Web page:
NEW YORK - Cell Therapeutics and Deerfield-based Baxter International announced a partnership on Cell Therapeutics' drug pacritinib, a potential treatment for the bone marrow disease myelofibrosis.
Cell Therapeutics said it could get as much as $172 million in payments from Baxter, and the companies will split the profits on U.S. sales if the drug is approved. The Seattle company will also receive royalty payments on sales in other markets.
Shares of Cell Therapeutics jumped 18 cents, or 10.3 percent, to $1.93 in afternoon trading.
Cell Therapeutics will get $60 million upfront, including a $30 million payment and a $30 million investment by Baxter. It could get another $112 million in milestone payments and said it could get $40 million of that total in 2014.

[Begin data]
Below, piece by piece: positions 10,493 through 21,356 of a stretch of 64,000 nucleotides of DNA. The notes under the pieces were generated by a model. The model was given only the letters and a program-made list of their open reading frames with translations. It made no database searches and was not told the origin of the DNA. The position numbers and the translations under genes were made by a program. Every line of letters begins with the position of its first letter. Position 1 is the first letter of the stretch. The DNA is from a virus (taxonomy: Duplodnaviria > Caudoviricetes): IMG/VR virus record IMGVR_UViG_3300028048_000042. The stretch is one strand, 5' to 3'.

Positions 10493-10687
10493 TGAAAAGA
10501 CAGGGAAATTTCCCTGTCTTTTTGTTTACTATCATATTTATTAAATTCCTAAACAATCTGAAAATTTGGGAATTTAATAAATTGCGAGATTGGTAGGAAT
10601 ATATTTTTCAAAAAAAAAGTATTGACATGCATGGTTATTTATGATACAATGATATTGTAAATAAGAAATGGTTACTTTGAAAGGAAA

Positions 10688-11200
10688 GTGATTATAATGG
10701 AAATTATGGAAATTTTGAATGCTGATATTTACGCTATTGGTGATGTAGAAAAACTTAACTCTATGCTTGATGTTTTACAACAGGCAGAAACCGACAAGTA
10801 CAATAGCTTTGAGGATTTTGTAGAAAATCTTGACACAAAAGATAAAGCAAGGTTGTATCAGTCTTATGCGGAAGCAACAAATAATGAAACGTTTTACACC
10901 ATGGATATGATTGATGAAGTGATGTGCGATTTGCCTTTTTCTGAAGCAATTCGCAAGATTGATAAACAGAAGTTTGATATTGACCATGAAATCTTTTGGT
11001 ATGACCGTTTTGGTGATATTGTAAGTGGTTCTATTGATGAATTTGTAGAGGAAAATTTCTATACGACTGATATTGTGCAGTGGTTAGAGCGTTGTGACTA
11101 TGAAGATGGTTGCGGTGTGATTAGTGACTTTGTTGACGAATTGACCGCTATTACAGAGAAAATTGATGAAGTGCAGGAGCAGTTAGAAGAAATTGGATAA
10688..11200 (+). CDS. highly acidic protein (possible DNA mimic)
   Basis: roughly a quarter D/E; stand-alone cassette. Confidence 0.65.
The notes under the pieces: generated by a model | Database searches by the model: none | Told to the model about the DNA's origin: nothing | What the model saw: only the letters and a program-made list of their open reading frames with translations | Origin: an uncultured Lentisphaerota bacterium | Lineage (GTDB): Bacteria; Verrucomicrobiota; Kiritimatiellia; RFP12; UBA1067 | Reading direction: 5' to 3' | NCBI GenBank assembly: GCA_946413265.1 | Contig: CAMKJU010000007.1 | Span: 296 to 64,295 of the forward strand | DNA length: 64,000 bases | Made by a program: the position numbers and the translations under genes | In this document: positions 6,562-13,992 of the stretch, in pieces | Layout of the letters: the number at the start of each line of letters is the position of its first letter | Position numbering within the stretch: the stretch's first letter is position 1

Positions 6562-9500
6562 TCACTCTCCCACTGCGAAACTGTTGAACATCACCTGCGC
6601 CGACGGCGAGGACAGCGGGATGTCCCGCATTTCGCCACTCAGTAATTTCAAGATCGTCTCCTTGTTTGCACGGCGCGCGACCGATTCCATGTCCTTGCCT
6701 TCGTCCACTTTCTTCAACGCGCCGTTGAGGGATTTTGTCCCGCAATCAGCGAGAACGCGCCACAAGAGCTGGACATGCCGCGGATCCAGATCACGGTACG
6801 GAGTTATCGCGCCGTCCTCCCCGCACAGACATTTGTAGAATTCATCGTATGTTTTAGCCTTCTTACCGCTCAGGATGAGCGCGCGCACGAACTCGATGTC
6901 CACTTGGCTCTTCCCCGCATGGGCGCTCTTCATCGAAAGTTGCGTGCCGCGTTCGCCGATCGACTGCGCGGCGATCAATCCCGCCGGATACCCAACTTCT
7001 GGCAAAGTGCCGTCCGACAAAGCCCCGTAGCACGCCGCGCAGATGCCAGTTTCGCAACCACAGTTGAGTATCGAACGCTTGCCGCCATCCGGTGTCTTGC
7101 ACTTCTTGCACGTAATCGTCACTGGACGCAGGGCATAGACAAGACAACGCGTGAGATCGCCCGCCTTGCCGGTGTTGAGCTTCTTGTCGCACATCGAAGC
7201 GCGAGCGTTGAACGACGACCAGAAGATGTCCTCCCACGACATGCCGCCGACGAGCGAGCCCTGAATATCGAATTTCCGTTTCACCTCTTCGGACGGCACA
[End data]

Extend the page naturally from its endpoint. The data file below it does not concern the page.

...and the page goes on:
The Seattle company is running one late-stage trial of pacritinib as a treatment for myelofibrosis, a blood disorder. In October Cell Therapeutics Inc. said it had reached an agreement with regulators about the design of a second trial of pacritinib. The agreement makes it more likely the FDA will approve pacritinib if it meets its goals in the trial.
Myelofibrosis causes anemia, fatigue, pain and swelling of the spleen. It causes abnormal blood cells to build up in bone marrow, forming thick scar tissue that slows the production of healthy blood cells. To make up for the shortage, other organs including the liver and the spleen begin producing blood cells.
The companies will market the drug together in the U.S., and Baxter will have the market rights in other countries.
Cell Therapeutics' only approved drug is the lymphoma drug Pixuvri. Revenue from Pixuvri totaled $362,000 in the third quarter.
Top products for Baxter International Inc. include the hemophilia drug Advate. The company also makes anesthetics and chemotherapy drugs and medical products, and it expects more than $15 billion in revenue this year. Earlier this year Baxter bought dialysis product maker Gambro for $2.76 billion.